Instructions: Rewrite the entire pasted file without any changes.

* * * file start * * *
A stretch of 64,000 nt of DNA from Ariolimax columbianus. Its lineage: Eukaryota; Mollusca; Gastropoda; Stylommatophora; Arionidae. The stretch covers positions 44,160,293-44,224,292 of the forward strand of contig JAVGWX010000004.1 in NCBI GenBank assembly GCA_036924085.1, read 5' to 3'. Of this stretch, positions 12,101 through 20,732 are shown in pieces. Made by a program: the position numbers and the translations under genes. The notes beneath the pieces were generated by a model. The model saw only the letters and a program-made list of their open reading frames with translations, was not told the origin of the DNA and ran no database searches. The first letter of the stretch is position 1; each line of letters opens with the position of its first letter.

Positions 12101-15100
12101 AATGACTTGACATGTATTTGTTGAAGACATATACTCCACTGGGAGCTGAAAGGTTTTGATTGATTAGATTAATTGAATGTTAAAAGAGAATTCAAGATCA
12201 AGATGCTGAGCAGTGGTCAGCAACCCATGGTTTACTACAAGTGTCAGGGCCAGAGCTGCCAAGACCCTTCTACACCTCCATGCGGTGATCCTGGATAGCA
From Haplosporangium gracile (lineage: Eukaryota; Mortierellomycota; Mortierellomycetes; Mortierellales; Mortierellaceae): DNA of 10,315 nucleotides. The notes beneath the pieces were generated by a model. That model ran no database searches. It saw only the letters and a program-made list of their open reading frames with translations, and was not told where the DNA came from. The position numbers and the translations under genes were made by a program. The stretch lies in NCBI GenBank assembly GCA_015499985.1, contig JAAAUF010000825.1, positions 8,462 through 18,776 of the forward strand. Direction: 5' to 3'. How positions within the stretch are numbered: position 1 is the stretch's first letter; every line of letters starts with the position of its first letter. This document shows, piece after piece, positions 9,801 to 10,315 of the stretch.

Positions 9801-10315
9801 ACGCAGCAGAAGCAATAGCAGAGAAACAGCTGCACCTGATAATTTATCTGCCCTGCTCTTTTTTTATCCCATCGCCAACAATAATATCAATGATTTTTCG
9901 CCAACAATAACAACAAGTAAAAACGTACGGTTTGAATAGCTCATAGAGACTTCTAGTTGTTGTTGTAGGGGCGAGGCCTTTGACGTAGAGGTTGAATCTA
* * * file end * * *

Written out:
A stretch of 64,000 nt of DNA from Ariolimax columbianus. Its lineage: Eukaryota; Mollusca; Gastropoda; Stylommatophora; Arionidae. The stretch covers positions 44,160,293-44,224,292 of the forward strand of contig JAVGWX010000004.1 in NCBI GenBank assembly GCA_036924085.1, read 5' to 3'. Of this stretch, positions 12,101 through 20,732 are shown in pieces. Made by a program: the position numbers and the translations under genes. The notes beneath the pieces were generated by a model. The model saw only the letters and a program-made list of their open reading frames with translations, was not told the origin of the DNA and ran no database searches. The first letter of the stretch is position 1; each line of letters opens with the position of its first letter.

Positions 12101-15100
12101 AATGACTTGACATGTATTTGTTGAAGACATATACTCCACTGGGAGCTGAAAGGTTTTGATTGATTAGATTAATTGAATGTTAAAAGAGAATTCAAGATCA
12201 AGATGCTGAGCAGTGGTCAGCAACCCATGGTTTACTACAAGTGTCAGGGCCAGAGCTGCCAAGACCCTTCTACACCTCCATGCGGTGATCCTGGATAGCA
From Haplosporangium gracile (lineage: Eukaryota; Mortierellomycota; Mortierellomycetes; Mortierellales; Mortierellaceae): DNA of 10,315 nucleotides. The notes beneath the pieces were generated by a model. That model ran no database searches. It saw only the letters and a program-made list of their open reading frames with translations, and was not told where the DNA came from. The position numbers and the translations under genes were made by a program. The stretch lies in NCBI GenBank assembly GCA_015499985.1, contig JAAAUF010000825.1, positions 8,462 through 18,776 of the forward strand. Direction: 5' to 3'. How positions within the stretch are numbered: position 1 is the stretch's first letter; every line of letters starts with the position of its first letter. This document shows, piece after piece, positions 9,801 to 10,315 of the stretch.

Positions 9801-10315
9801 ACGCAGCAGAAGCAATAGCAGAGAAACAGCTGCACCTGATAATTTATCTGCCCTGCTCTTTTTTTATCCCATCGCCAACAATAATATCAATGATTTTTCG
9901 CCAACAATAACAACAAGTAAAAACGTACGGTTTGAATAGCTCATAGAGACTTCTAGTTGTTGTTGTAGGGGCGAGGCCTTTGACGTAGAGGTTGAATCTA